Meditations & Reflections
A book of reflections, meditations and prayers for Advent and Christmas, Lent, Holy Week and Easter, Ascension and Pentecost arising out of conversations about faith, love, doubt and hope.
Updated edition of this guide to St Cuthbert's Way that brings the landscape to life through a wealth of stories and personalities. Includes a look at early Celtic and Anglo-Saxon spirituality, the more recent history of the Borderlands and the flora and fauna to look out for along the route. 2019 edition.
Aimed at all concerned about the environment, this book presents a radical vision of the future of farming and community life, based on hidden insights from the life and spirit of the soil and on the author's experiences of growing up in the small, agricultural community of Clatt in North-East Scotland. With a Foreword by Alastair McIntosh, author of Soil and Soul.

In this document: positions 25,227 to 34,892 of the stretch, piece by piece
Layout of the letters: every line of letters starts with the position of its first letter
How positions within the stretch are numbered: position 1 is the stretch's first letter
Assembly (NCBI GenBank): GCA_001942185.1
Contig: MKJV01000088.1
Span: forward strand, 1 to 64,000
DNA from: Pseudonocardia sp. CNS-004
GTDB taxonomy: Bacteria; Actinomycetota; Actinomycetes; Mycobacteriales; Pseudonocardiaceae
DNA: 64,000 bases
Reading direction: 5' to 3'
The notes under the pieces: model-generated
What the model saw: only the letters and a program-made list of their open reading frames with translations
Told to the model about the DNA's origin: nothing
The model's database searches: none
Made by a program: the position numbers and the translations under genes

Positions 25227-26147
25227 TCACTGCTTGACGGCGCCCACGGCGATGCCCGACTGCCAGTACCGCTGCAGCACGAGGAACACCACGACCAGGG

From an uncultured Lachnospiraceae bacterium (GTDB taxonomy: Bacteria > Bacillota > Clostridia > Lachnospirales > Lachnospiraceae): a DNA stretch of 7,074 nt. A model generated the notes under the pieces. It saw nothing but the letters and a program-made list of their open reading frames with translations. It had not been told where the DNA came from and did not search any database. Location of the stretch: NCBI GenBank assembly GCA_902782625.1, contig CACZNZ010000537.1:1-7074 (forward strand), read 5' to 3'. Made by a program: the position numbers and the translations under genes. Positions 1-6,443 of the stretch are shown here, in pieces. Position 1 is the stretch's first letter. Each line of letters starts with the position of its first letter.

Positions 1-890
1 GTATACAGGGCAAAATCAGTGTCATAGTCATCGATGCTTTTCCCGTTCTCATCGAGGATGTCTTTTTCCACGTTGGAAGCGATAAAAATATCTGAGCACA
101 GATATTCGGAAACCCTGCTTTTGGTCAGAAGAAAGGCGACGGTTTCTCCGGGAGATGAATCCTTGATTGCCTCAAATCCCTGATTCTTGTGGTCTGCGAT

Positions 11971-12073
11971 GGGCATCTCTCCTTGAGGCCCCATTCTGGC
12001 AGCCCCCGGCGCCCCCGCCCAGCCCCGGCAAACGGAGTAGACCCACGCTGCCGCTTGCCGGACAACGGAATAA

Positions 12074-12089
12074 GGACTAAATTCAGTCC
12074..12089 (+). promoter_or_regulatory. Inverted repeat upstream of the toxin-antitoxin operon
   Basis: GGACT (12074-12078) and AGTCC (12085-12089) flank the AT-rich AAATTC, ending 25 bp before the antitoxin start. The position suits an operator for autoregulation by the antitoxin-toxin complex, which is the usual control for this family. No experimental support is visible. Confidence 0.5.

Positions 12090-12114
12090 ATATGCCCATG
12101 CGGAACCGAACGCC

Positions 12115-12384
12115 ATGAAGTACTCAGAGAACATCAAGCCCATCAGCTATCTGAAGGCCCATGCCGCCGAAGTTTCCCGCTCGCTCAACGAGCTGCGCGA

In 2004, the Iona Community became concerned that many of those who could bear witness to its early days were by then in their 70s or 80s. As a result, they commissioned an oral history project, so that their testimonies would not be lost. This book is based on the recordings of their stories.
When Jacqueline Ley's 23-year-old son told her that he was gay, she was shocked and hurt. Her fundamentalist Christian background told her that homosexuality was sinful and that her son had placed himself beyond the pale. But she underwent a remarkable transformation of attitude
A fine collection of readings, poems, theology and liturgy to help us on our unfinished journey to ecological awareness. 'Give me sustainability, but not yet,' could be our 21st-century version of St Augustine's famous 'continence' prayer. We need to start rethinking our beliefs as if the rest of nature mattered, linking liberation theology with environmental issues, for as the world becomes more uninhabitable, it is the poorest who suffer first and longest. But our relationship with non-human nature is more than just material and economic. We need to start loving nature for its own sake, not just for what we can get out of it, physically, emotionally or spiritually.